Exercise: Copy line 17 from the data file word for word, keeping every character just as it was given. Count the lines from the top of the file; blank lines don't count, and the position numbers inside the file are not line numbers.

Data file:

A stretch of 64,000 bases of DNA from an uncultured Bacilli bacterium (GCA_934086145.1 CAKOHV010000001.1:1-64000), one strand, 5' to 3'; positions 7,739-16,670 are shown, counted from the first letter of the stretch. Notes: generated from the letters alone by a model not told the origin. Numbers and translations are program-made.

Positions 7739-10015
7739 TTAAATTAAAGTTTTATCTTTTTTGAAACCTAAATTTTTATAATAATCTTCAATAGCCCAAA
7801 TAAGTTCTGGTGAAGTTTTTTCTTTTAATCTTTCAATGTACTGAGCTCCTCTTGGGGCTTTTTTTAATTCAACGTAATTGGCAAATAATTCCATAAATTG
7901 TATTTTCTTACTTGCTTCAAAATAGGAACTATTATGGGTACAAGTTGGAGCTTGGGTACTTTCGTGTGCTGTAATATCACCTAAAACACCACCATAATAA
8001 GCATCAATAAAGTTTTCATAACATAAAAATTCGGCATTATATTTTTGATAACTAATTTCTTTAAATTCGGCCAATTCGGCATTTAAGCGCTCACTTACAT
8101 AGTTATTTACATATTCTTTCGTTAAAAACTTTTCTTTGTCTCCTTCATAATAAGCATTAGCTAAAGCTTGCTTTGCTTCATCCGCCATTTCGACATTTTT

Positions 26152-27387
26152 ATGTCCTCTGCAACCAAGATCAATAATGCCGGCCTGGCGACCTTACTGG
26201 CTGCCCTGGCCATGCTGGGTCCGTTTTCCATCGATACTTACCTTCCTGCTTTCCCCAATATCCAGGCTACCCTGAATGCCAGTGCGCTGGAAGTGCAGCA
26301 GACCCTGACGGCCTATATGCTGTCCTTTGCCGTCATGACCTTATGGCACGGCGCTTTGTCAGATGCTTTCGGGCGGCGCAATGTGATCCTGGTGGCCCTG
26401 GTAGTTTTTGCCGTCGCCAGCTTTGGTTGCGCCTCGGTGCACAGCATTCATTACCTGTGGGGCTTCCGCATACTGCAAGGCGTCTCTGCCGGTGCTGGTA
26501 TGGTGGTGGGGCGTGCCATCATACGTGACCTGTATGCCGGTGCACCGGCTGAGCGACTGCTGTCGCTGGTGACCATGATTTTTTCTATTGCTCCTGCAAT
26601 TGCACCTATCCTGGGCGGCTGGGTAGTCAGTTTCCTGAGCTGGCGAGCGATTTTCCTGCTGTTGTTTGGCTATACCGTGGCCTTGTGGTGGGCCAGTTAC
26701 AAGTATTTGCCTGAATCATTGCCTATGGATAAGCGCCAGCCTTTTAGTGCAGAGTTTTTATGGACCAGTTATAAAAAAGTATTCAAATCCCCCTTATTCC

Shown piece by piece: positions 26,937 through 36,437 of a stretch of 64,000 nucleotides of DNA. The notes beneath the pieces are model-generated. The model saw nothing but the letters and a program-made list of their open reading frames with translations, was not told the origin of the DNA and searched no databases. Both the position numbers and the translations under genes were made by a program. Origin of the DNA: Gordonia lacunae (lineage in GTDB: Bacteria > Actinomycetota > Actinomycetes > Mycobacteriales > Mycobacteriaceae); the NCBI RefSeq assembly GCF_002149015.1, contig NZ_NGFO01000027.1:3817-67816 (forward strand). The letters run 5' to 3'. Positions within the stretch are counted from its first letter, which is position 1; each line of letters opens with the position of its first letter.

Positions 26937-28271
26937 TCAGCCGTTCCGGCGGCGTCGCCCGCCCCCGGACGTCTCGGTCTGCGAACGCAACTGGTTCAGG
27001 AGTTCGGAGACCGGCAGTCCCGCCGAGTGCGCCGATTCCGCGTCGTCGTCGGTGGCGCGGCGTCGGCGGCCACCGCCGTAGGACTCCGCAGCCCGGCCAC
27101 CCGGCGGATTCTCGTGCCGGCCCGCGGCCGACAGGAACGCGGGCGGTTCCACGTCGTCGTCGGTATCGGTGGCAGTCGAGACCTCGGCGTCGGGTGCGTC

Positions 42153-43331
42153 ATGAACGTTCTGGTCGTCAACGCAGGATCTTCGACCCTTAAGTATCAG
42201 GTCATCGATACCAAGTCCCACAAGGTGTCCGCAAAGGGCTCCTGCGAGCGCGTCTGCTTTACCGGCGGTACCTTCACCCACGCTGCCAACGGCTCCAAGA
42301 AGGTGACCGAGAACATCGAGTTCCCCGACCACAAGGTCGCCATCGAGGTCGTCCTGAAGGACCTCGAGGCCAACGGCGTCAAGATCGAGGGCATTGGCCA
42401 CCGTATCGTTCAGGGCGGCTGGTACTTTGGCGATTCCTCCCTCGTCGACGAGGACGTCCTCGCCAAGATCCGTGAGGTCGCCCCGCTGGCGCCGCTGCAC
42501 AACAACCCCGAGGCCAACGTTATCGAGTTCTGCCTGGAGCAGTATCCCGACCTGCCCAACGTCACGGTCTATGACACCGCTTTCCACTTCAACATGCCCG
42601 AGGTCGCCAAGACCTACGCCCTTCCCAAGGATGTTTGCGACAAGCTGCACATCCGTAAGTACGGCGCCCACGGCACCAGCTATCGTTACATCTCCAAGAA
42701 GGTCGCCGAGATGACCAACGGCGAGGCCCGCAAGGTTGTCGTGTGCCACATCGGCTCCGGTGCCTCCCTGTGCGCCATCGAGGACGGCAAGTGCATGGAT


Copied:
Positions 26937-28271